Where do your ideas come from?

We’ve been taking it in turns to present fairy tales, folklore, and Arthurian legends to each other, then lead discussions on which tropes we could feature in our own stories. All of our ad-libbed adventures at Camden will be set in a mediaeval fantasy/D&D/Lord of the Rings world – think magical woods and talking animals – so we’re very much influenced by those too. Like all improv shows though, we’re mostly inspired by what comes up organically in the room and how audiences react.

How do your challenge yourself or yourselves?

A few rehearsals in to tackling our new format, we tried running our first full hour-long story. The longest quests we’d done prior to that were thirty minutes. The resulting show was a little rough, but we proved our formula works. We can actually do this. And now we know what to tinker with before August.

What are your future plans for the show ?

Up the production values, get better at doing the format, and plan a quest to the biggest Fringe of all: Edinburgh.

What are your favourite shows, and why?

So many of our great improv buddies are at Camden this year – Improbotics. Clusterfox. Open Roads. Panicky Tack. Impro Deathmatch. They’re all worth checking out.

I’m also keen to see Secondhand Stories, the new production by Putnockee Players. Their debut play at Camden Fringe last year was so good! If you’re in Edinburgh, please go watch puppet quintet Bark and B. They’re just wonderful.

Show dates, times and booking info

3rd-5th August. 2:30PM. Etcetera Theatre.

Book here

Company web site: https://theparentheticals.co.uk



INTERVIEW

Two Actors, Fourteen Characters: Debbie Griffiths from Clueless Theatre talks about Two by Jim Cartwright 

Clueless presents Two

What’s the theme of your show?

This classic two-hander expertly blends together a whirlwind of emotion, questionable customer service and unspoken truths. From the landlord and landlady who despise one another to a shaken (not stirred) cocktail of customers; Two explores love in its many forms and guises. Each vignette skilfully combines pathos and humour providing the audience with laughter, tears and a thought or two to take home.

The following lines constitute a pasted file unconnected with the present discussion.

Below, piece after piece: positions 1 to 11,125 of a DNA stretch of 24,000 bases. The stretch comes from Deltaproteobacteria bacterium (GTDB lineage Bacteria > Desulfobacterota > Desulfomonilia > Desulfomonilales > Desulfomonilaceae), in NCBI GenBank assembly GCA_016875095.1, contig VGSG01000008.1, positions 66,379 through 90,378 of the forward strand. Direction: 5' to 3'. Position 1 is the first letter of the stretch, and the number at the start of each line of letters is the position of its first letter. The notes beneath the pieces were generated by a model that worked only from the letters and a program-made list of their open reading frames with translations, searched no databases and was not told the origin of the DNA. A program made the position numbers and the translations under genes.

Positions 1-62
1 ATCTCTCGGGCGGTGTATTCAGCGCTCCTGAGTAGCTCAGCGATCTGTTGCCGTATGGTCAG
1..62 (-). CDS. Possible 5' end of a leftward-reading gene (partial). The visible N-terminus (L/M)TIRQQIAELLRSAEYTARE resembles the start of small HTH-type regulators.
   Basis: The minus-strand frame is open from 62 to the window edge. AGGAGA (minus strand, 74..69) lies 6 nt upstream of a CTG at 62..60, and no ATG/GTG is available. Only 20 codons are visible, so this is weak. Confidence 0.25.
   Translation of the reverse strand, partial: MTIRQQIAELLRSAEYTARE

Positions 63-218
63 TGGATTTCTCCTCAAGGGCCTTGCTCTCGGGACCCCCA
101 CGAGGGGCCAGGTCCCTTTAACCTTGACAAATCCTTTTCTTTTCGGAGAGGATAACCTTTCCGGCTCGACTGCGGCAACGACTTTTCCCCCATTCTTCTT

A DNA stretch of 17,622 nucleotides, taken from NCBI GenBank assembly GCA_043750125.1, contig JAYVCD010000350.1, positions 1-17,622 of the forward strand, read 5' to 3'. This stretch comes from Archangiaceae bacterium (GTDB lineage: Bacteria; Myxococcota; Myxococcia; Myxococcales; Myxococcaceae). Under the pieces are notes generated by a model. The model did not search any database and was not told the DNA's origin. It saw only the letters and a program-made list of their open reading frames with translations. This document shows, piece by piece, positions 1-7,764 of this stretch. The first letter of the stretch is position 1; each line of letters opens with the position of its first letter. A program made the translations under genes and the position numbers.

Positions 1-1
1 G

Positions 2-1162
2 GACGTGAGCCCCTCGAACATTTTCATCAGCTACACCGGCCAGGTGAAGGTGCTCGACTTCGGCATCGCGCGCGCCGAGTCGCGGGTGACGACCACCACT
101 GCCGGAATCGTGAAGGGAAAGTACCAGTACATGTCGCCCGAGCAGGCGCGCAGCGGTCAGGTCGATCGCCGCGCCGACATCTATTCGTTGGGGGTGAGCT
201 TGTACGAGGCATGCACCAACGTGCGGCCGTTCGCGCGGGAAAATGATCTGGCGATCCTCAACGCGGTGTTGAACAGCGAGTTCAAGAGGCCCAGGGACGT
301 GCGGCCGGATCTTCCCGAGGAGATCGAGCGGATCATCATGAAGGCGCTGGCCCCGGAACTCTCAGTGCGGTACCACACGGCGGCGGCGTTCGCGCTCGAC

No scenery, no props, no sound effects – just the cast, the audience and the script. Minimalism is the key to this enthralling piece of drama which concentrates on the characters and poetry of Cartrwright’s writing.

What’s new or unique about the show?

Two actors bring 14 characters to their audience in 75 minutes of seamless entertainment with two stools and some rapid costume changes. Described as a roller coaster of emotions, the audience are guaranteed to laugh, cry and gasp.

How did the show come into being?

Kyle Cluett, Debbie Griffiths and Piers Newman, the founding members of Clueless Theatre met whilst performing their award winning production of Two at Bromley Little Theatre in 2014. All three have worked on other projects, but their love and adoration of this play and each other brought the trio back together. In order to bring their production to a wider audience they formed their own theatre company with the aim of touring Two. There is no doubt that this talented trio will be back with more good quality writing and acting. Clueless Theatre – keeps you guessing.

Describe one of your rehearsals.

You might think it was easy to mime working behind a bar – oh how wrong you’d be. At least one rehearsal has been dedicated to marking the till, the pumps, the optics, how to drink – yes really, neither actor could mime drinking? Working the hatch in unison, remembering when it’s up and when it’s down.

How is the show developing?

We are now well into our UK tour and the show is receiving outstanding reviews. It has been described as 75 minutes of spellbinding theatre, a rollercoaster of emotions, tour de force performances, a seamless production that never loses momentum and more.

How has the writer been involved?